Tuesday 07th May
How do vaccines work and other questions about vaccination in Australia
Immunisation saves millions of lives every year and is widely recognised as one of the world’s most successful and cost-effective health interventions. Yet, there are still nearly 20 million unvaccinated and under-vaccinated children in the world today. This World Immunisation Week, find out how vaccines work.
Vaccination in Australia is a very hot topic and one which is in the news a great deal. During World Immunisation Week, take a look at the answer to the common question, ‘how do vaccines work?’, plus other information about this practice.
How do vaccines work?
According to the World Health Organisation, “a vaccine is a biological preparation that improves immunity to a particular disease”.
The WHO’s website shares that “a vaccine typically contains an agent that resembles a disease-causing microorganism, and is often made from weakened or killed forms of the microbe, its toxins or one of its surface proteins. The agent stimulates the body's immune system to recognise the agent as foreign, destroy it, and "remember" it, so that the immune system can more easily recognise and destroy any of these microorganisms that it later encounters.”
Historically, the origin of vaccines is not completely certain. One source, ‘History of Vaccines’, claims that “evidence exists that the Chinese employed smallpox inoculation (or variolation, as such use of smallpox material was called) as early as 1000 CE. It was practiced in Africa and Turkey as well, before it spread to Europe and the Americas.”
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The practice of what was then known as variolation is said to have been introduced to Britain by the wife of the British ambassador to Ottoman Constantinople. This lady visited the Ottoman Empire and, noticing the practice, had her children ‘treated’ against smallpox and shared what she had learned in around the year 1721.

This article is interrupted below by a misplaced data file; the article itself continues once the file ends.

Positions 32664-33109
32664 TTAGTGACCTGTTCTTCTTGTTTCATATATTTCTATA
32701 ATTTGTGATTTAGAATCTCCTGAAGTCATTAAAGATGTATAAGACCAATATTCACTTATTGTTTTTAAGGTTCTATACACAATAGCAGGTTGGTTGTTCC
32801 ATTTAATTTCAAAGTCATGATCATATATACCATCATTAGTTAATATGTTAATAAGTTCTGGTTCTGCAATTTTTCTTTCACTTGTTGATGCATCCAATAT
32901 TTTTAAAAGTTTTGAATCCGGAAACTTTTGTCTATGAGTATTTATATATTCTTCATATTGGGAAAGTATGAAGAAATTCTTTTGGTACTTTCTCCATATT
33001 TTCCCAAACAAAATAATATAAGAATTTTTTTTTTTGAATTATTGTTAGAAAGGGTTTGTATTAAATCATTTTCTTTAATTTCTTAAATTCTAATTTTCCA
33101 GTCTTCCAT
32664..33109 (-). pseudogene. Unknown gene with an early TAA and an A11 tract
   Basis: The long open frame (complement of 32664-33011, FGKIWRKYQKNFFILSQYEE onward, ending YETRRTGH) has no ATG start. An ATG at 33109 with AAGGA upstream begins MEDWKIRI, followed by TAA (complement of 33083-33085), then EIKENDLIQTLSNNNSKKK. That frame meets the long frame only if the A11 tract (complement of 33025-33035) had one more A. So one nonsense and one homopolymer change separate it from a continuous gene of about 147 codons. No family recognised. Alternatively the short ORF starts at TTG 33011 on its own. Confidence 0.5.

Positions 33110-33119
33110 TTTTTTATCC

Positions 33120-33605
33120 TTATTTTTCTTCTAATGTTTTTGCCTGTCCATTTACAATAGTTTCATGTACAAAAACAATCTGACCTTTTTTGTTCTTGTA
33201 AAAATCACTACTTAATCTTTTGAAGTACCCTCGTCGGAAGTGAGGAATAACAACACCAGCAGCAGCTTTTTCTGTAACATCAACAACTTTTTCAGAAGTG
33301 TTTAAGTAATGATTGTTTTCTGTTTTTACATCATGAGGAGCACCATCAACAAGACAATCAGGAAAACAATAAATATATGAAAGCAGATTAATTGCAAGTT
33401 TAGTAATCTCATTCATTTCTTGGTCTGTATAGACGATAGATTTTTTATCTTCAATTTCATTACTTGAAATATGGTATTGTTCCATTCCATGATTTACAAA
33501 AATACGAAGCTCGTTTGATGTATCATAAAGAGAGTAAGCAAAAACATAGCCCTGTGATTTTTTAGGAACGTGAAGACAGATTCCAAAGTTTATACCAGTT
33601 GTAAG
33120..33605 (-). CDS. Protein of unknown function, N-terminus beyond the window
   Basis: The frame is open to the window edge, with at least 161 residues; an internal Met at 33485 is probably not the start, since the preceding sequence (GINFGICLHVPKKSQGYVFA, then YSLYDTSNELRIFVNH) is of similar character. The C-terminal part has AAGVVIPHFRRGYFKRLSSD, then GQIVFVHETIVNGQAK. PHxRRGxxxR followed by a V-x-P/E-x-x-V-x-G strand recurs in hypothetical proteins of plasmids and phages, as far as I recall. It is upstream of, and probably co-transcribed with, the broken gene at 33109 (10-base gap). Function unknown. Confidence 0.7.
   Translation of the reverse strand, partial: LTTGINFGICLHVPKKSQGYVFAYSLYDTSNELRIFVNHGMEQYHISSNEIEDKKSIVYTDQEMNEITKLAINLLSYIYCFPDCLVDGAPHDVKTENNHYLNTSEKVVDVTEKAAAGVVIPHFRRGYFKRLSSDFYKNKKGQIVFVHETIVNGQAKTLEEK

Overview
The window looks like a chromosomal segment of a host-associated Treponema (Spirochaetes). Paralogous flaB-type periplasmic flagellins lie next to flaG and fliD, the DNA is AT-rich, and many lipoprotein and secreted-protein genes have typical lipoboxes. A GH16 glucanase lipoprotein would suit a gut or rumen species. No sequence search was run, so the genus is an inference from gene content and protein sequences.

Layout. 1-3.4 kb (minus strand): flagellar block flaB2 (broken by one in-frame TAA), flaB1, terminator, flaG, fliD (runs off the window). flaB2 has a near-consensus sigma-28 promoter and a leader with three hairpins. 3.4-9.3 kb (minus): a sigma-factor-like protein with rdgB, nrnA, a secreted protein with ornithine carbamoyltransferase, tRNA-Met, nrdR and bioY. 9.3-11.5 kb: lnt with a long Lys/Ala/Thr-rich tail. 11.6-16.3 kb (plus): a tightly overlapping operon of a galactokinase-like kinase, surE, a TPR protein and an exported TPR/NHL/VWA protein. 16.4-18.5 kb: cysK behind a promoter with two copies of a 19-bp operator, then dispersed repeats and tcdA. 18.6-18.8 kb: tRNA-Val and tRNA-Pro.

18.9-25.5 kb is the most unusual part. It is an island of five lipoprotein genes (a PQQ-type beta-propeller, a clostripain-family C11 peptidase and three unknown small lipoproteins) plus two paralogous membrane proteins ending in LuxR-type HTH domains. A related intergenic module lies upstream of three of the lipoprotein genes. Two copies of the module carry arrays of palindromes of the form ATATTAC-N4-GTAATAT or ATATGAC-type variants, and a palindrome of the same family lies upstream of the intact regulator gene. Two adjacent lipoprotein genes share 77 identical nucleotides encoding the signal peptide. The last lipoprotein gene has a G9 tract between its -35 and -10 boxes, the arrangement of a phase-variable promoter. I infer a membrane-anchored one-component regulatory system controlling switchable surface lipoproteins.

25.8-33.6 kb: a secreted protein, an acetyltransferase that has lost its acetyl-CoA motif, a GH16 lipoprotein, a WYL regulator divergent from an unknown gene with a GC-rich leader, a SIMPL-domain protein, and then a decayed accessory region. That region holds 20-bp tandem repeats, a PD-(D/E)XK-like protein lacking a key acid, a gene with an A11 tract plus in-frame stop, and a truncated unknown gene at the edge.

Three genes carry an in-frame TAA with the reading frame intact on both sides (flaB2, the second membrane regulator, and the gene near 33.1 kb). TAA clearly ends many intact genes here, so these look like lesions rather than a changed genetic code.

The eradication of smallpox
How do vaccines work? It could be described as giving your body a ‘practice’ of sorts at eradicating a disease. It then knows what to do should the disease invade for real.
The point most widely recognised as the birth of vaccines as we know them was in the year 1796. This commonly shared story is an interesting one:
“In the late 1700s, a young apothecary (similar to a pharmacist) named Edward Jenner observed that people who caught cowpox while working with cattle were known not to catch smallpox. Several years later, when a smallpox epidemic occurred, he advised the local cattle workers to be inoculated, but they told him that their previous cowpox infection would prevent smallpox. This confirmed his childhood suspicion, and he studied cowpox further, presenting a paper on it to his local medical society.
In the years following 1770, at least six people in England and Germany tested successfully the possibility of using the cowpox vaccine as an immunisation for smallpox in humans. In 1796, Sarah Nelmes, a local milkmaid, contracted cowpox and went to Jenner for treatment. Jenner took the opportunity to test his theory. He inoculated James Phipps, the eight-year-old son of his gardener, with material taken from the cowpox lesions on Sarah's hand. After a mild fever and the expected local lesion, James recovered after a few days. About two months later, Jenner inoculated James on both arms with material from a case of smallpox, with no effect; the boy was immune to smallpox.”
Prior to this discovery, smallpox claimed the lives of thousands, and often within a matter of days. Over the next decades, the vaccine was administered to protect people from the disease. By the 1960s, it had become very cheap and easy to give a smallpox vaccine. After two years of intensive searches, what proved to be the last endemic case anywhere in the world occurred in Somalia, in October 1977. Smallpox was officially declared to be eradicated worldwide in 1980.
The importance of vaccination in Australia
As well as explaining how vaccines work, the World Health Authority shares on its Immunisation Week website that vaccines have saved millions of lives around the world. They are, according to the WHO, “recognised as one of the world’s most successful and cost-effective health interventions.”
In 2017, the number of children immunised reached 116.2 million and was the highest ever reported. The WHO shares that since 2010, 113 countries have introduced new vaccines, and more than 20 million additional children have been vaccinated.